Journal of Outdoor and Environmental Education

, Volume 22, Issue 3, pp 169–186 | Cite as

Threshold concepts for Australian university outdoor education programs: findings from a Delphi research study

  • Glyn ThomasEmail author
  • Heather Grenon
  • Marcus Morse
  • Sandy Allen-Craig
  • Anthony Mangelsdorf
  • Scott Polley
Original Paper


In Australia, when a person wants to work in the outdoor education or recreation field, they can follow a number of different pathways to gain the required knowledge, skills and experience. Typically, this involves the completion of a formal program with either a training organisation or a university, depending on the qualification sought. Programs delivered by training organisations typically use a national training package to define the specific competencies (knowledge and skills) and the curriculum and outcomes of these programs are clearly defined, and qualifications are usually transferable around the country. Outdoor education programs delivered by universities in Australia, however, have no such clarity. This paper describes a research study that used the Delphi research method to consult with academics working in university outdoor education programs across Australia. The research set out to establish a set of threshold concepts that articulate what a student who completes at least a major in outdoor education knows and is able to do. Over two rounds of consultation the six authors of this paper formed the Delphi facilitation team, which solicited input and feedback from an expert panel. Nineteen different university academics participated in the research and produced seven threshold concepts, which are shared in this paper to encourage discussion and invite feedback from a wider range of stakeholders. More research is required to ascertain the efficacy of these threshold concepts in describing what graduates of university outdoor education programs know and can do.


Threshold concepts Outdoor education pathways Outdoor leadership training Delphi research 



We would like to acknowledge the input and support of the academics from the Australian Tertiary Outdoor Education Network who contributed as expert panel members.

Compliance with ethical standards

Conflict of interest

On behalf of all authors, the corresponding author states that there is no conflict of interest.


  1. Australian Qualifications Framework Council. (2013). Australian qualifications framework, (2nd ed.) Retrieved from
  2. Barradell, S., & Peseta, T. (2017). Putting threshold concepts to work in health sciences: Insights for curriculum design from a qualitative research synthesis. Teaching in Higher Education, 22(3), 349–372.CrossRefGoogle Scholar
  3. Barrett, M. J., Harmin, M., Maracle, B., Patterson, M., Thomson, C., Flowers, M., & Bors, K. (2016). Shifting relations with the more-than-human: Six threshold concepts for transformative sustainability learning. Environmental Education Research. Scholar
  4. Biggs, J. (2014). Constructive alignment in university teaching. HERDSA Review of Higher Education., 1, 5–22.Google Scholar
  5. Blenkinsop, S., Telford, J., & Morse, M. (2016). A surprising discovery: Five pedagogical skills outdoor and experiential educators might offer more mainstream educators in this time of change. Journal of Adventure Education and Outdoor Learning, 16(4), 346–348.CrossRefGoogle Scholar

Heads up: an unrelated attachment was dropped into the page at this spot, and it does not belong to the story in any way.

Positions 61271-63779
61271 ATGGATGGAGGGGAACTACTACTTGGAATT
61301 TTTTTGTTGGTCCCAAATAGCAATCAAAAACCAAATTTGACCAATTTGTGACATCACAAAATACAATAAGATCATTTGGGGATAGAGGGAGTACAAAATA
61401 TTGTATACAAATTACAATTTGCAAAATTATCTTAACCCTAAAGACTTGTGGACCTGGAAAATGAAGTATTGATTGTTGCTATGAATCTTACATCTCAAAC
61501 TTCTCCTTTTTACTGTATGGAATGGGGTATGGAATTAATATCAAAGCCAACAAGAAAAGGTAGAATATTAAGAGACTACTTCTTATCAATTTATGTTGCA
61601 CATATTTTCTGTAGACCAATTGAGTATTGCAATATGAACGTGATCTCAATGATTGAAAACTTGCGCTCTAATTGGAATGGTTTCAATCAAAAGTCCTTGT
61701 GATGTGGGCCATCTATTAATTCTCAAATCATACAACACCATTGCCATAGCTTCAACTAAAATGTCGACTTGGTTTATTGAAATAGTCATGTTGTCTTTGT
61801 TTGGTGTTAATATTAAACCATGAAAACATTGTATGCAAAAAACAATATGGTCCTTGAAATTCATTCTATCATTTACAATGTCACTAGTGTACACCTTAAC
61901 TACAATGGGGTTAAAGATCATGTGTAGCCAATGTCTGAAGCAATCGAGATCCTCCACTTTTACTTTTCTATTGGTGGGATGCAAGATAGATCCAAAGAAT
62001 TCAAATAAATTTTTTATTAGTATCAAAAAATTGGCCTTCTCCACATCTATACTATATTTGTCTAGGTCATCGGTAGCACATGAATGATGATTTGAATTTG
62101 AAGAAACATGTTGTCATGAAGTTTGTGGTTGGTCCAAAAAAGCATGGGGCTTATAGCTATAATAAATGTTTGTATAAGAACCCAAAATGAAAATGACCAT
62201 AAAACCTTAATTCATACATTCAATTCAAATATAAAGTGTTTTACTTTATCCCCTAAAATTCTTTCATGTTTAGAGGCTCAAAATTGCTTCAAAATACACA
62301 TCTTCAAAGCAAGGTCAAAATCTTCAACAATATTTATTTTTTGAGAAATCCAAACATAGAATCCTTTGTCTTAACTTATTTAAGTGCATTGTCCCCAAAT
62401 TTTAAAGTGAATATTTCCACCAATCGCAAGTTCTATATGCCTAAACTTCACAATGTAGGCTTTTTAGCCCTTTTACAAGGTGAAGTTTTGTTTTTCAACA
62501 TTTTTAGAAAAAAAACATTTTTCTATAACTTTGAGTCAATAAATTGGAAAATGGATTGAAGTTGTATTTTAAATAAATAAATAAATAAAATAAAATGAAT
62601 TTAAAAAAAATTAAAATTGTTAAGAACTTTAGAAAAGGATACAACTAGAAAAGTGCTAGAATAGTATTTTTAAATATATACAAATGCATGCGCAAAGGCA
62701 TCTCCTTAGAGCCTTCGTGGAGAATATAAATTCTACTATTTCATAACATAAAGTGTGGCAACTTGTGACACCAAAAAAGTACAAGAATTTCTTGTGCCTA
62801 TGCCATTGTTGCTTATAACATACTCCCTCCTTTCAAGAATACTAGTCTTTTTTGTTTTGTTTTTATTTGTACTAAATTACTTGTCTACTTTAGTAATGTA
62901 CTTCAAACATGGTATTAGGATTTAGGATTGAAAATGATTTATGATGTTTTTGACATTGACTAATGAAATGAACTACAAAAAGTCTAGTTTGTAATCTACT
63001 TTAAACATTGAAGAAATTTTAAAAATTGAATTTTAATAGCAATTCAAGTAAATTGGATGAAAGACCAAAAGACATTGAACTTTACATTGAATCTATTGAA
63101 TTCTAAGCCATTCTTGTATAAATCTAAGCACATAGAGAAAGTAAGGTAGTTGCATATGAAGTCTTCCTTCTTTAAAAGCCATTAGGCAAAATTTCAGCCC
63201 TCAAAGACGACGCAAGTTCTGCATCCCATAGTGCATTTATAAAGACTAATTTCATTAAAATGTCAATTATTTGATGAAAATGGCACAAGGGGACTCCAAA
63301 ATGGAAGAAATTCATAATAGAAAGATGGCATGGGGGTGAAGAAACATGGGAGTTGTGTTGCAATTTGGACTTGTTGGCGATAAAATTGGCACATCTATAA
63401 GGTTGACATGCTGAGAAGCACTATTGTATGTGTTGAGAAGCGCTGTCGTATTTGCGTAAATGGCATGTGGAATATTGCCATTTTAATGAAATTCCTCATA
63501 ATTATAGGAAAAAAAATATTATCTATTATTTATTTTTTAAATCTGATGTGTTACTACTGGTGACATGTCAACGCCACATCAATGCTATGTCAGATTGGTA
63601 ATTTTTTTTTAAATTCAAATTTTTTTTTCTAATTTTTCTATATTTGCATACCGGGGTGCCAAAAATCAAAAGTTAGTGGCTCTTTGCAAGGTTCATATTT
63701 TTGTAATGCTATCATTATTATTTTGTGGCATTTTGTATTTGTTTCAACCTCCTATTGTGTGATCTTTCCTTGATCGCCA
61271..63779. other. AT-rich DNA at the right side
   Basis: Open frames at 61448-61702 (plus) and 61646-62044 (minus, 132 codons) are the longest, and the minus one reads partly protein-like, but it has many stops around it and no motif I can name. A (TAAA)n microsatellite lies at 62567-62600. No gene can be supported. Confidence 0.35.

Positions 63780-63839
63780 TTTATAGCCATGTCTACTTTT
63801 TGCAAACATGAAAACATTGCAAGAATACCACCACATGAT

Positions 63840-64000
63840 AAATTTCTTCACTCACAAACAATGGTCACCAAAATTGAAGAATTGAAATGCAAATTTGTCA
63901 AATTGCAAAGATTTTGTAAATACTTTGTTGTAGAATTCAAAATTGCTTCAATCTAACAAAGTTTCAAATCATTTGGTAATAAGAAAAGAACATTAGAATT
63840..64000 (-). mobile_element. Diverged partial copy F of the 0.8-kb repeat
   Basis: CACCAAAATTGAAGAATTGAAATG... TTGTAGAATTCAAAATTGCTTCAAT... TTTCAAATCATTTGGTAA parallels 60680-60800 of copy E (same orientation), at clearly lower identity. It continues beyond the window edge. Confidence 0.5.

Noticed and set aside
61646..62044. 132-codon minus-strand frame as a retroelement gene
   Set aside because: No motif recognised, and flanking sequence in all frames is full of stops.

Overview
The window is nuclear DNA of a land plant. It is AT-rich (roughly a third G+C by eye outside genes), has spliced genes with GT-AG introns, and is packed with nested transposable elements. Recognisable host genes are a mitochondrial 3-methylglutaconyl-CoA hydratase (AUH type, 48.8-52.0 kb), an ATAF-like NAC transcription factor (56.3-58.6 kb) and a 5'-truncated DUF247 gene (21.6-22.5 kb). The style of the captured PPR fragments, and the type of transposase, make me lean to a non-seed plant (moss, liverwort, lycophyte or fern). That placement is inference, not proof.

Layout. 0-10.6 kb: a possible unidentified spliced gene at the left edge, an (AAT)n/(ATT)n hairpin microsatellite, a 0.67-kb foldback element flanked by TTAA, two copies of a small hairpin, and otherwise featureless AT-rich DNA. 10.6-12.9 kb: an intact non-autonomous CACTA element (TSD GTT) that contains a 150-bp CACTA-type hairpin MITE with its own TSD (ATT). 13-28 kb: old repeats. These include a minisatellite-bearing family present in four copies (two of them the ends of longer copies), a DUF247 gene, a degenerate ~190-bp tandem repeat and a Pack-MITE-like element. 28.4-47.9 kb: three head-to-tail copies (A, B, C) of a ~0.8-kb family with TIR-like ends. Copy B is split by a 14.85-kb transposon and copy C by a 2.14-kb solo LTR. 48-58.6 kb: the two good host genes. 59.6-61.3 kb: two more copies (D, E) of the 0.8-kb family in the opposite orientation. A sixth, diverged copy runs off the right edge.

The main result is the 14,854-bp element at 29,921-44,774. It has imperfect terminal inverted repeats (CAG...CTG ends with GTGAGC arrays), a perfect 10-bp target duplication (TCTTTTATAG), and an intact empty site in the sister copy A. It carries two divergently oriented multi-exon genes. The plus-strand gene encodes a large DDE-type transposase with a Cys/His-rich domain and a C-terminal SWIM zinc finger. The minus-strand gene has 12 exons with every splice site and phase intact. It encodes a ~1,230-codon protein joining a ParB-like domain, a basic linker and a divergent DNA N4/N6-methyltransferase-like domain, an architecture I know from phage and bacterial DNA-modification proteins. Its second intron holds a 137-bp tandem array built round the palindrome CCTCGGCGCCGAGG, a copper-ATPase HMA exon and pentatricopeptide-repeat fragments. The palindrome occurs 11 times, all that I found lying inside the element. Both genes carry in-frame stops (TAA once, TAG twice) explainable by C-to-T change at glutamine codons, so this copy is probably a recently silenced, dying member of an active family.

6. Bond-Rogers, E., & Rose, J. (2019). A critical exploration of women’s gendered experiences in outdoor leadership. Journal of Experiential Education, online first, Scholar
  7. Boyes, M. (2004). The maintenance of quality in the preparation of outdoor education teachers. New Zealand Journal of Outdoor Education: Ko Tane Mahuta Pupuke, 1(4), 82–98.Google Scholar
  8. Breunig, M. (2019). Beings who are becoming: Enhancing social justice literacy. The Journal of Experimental Education. Scholar
  9. Brookes, A. (2018). Preventing fatal incidents in school and youth group camps and excursions: Understanding the unthinkable. Cham: Springer.CrossRefGoogle Scholar
  10. Brookes, A., & Holmes, P. (2014). Supervision of school and youth groups on lift-served ski-slopes: A research perspective. Journal of Outdoor and Environmental Education, 17(2), 30–42. Scholar
  11. Cousin, G. (2006). An introduction to threshold concepts. Planet, 17, 4–5.CrossRefGoogle Scholar
  12. Dalkey, N., & Helmer, O. (1963). An experimental application of the Delphi method to the use of experts. Management Science, 9(3), 458–467.CrossRefGoogle Scholar
  13. Department of Education and Training. (2015). Training package details SIS10 - Sport, Fitness and Recreation Training Package. Retrieved from
  14. Dewey, J. (1938). Experience and education. New York: Macmillan.Google Scholar
  15. Dyment, J., Chick, H., Walker, C., & Macqueen, T. (2018). Pedagogical content knowledge and teaching of outdoor education. Journal of Adventure Education and Outdoor Education Learning, 18(4), 303–322. Scholar
  16. Fletcher, A. J., & Marchildon, G. P. (2014). Using the Delphi method for qualitative, participatory action research in health leadership. International Journal of Qualitative Methods, 13, 1–18.CrossRefGoogle Scholar
  17. Galloway, S. (2002). Theoretical cognitive differences in expert and novice outdoor leader decision making: Implications for training and development. The Journal of Experimental Education, 2(1), 19–28.Google Scholar
  18. Galloway, S. (2007). Experience and medical decision-making in outdoor leaders. The Journal of Experimental Education, 30(2), 99–116.CrossRefGoogle Scholar
  19. Gray, T., & Mitten, D. (Eds.). (2018). The Palgrave international handbook of women and outdoor learning. London: Palgrave Macmillan.Google Scholar
  20. Hill, A., & Brown, M. (2014). Intersections between place, sustainability and transformative outdoor experiences. Journal of Adventure Education and Outdoor Learning, 14(3), 217–232. Scholar
  21. Hills, D., & Thomas, G. J. (2019). Digital technology and outdoor experiential learning. Journal of Adventure Education and Outdoor Learning.
  22. Keeney, S., Hasson, F., & McKenna, H. P. (2001). A critical review of the Delphi technique as a research methodology for nursing. International Journal of Nursing Studies, 38, 195–200.CrossRefGoogle Scholar